What’s behind education minister Julie Bishop’s recent blundering interventions in various debates? Having played the good cop in the recent history summit, Bishop then name-checked (and then removed) a reference to Chairman Mao in a speech on curriculum, and then wandered into a fight about teaching Jerry Springer in Victorian English classes.
Word is that Bishop has been told to toughen up in her conduct of the current culture wars, after what the hard men on the Right see as a stuff-up in the conduct of the history summit in August.
The summit was intended as a pseudo-pluralist stack of the curriculum development process – hence the exclusion of every A-list, publicly left-identified historian.
However the pseudo-pluralist bit got out of control. Greg Melleuish’s paper on a “normative view” of history teaching had plenty of prescriptive dictates that would exclude alternative points of view (Captain Cook’s voyages would have to be taught in the context of “the scientific spirit of the Enlightenment” for example – rather than as, say, a part of the expansion of a military/commercial empire) but as far as the right was concerned it overemphasised the multiply interpretive nature of history, with the idea of looking at historical “snapshots” and “everyday life” in a manner pretty similar to the way the subject is taught now.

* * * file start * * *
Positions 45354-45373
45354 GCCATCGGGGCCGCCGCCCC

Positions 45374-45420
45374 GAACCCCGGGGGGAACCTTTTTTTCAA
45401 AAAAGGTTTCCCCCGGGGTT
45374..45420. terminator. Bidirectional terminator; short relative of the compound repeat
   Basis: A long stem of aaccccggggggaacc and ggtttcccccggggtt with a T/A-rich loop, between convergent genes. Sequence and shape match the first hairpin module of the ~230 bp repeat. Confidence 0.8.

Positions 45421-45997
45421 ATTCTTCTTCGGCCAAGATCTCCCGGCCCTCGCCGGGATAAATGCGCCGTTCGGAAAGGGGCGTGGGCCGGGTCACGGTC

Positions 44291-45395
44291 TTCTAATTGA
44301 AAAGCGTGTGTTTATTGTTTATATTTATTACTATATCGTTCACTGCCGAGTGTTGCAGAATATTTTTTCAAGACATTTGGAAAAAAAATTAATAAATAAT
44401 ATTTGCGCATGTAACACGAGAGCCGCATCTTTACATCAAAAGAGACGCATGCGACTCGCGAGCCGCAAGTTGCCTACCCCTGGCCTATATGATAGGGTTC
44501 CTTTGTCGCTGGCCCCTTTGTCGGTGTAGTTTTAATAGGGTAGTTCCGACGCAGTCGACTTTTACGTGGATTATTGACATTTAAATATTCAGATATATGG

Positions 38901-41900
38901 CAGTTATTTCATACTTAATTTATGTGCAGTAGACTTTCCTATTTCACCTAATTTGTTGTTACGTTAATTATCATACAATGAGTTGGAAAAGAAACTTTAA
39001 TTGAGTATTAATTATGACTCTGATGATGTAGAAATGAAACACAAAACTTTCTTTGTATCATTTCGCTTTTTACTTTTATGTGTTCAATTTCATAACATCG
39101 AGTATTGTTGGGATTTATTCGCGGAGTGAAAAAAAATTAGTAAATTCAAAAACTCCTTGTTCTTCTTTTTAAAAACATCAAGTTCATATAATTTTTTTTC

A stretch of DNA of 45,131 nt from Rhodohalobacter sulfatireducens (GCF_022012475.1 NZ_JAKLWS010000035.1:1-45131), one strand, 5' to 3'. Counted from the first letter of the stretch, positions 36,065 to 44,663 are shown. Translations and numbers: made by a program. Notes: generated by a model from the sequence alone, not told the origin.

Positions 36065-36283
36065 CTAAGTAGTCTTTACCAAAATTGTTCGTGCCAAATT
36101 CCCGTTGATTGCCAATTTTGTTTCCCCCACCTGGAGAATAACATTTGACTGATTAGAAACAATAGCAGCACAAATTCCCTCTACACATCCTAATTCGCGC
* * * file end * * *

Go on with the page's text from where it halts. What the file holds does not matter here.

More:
The cultural warriors don’t have the slightest interest in reintroducing narrative history, only to have leftie teachers suggesting that it is a 200 year process of social struggle. They want the damned thing nailed down, and Bishop has been told this in no uncertain terms.
This sort of stuff-up has happened before – when academic John Carroll was brought in to do a job on the National Museum, and ended up writing a critical but far more balanced report than was required.
The summit and all the hoo-ha surrounding it has been pure balloon juice. The real fight will come in March next year, when a more elaborate draft curriculum is released. That will undoubtably have a narrow and specific programme for presenting Australia as a consensual, enlightenment-era society fundamentally grouped by religion – rather than as a place shaped by conflicts between class, race and irreconcilable ideas.
As I’ve said before, the reintroduction of narrative history is something that the left (ie materialists) have wanted for a long time – how else to show people that collective action makes sense if you can’t show how the strikes of the 1890s ultimately led to Australian social democracy?
So, at the point when the new programme is released it will simply come down to an entrenched fight between those – led by teachers on the ground – who believe that pluralism should hold sway in teaching, and a government determined to dictate an official version of who we are and how we got here.